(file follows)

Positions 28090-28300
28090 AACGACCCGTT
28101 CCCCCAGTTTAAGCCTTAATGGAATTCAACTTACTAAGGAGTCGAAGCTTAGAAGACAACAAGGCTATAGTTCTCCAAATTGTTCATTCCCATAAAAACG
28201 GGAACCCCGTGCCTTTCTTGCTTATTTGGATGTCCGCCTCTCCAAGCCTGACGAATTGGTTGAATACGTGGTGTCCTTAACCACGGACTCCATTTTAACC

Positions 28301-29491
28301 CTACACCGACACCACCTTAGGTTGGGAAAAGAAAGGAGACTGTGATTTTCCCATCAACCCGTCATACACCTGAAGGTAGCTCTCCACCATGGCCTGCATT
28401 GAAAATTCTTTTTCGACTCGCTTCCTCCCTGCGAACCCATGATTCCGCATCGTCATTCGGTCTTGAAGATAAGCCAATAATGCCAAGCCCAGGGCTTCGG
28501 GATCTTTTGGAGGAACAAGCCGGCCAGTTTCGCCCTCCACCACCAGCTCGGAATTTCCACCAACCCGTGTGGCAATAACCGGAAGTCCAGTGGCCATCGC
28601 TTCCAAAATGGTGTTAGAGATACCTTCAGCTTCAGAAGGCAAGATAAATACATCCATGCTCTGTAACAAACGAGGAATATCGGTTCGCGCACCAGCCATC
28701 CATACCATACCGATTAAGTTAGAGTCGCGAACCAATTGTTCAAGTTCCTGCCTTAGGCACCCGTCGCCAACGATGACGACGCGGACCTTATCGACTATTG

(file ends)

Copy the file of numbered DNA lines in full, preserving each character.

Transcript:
Positions 28090-28300
28090 AACGACCCGTT
28101 CCCCCAGTTTAAGCCTTAATGGAATTCAACTTACTAAGGAGTCGAAGCTTAGAAGACAACAAGGCTATAGTTCTCCAAATTGTTCATTCCCATAAAAACG
28201 GGAACCCCGTGCCTTTCTTGCTTATTTGGATGTCCGCCTCTCCAAGCCTGACGAATTGGTTGAATACGTGGTGTCCTTAACCACGGACTCCATTTTAACC

Positions 28301-29491
28301 CTACACCGACACCACCTTAGGTTGGGAAAAGAAAGGAGACTGTGATTTTCCCATCAACCCGTCATACACCTGAAGGTAGCTCTCCACCATGGCCTGCATT
28401 GAAAATTCTTTTTCGACTCGCTTCCTCCCTGCGAACCCATGATTCCGCATCGTCATTCGGTCTTGAAGATAAGCCAATAATGCCAAGCCCAGGGCTTCGG
28501 GATCTTTTGGAGGAACAAGCCGGCCAGTTTCGCCCTCCACCACCAGCTCGGAATTTCCACCAACCCGTGTGGCAATAACCGGAAGTCCAGTGGCCATCGC
28601 TTCCAAAATGGTGTTAGAGATACCTTCAGCTTCAGAAGGCAAGATAAATACATCCATGCTCTGTAACAAACGAGGAATATCGGTTCGCGCACCAGCCATC
28701 CATACCATACCGATTAAGTTAGAGTCGCGAACCAATTGTTCAAGTTCCTGCCTTAGGCACCCGTCGCCAACGATGACGACGCGGACCTTATCGACTATTG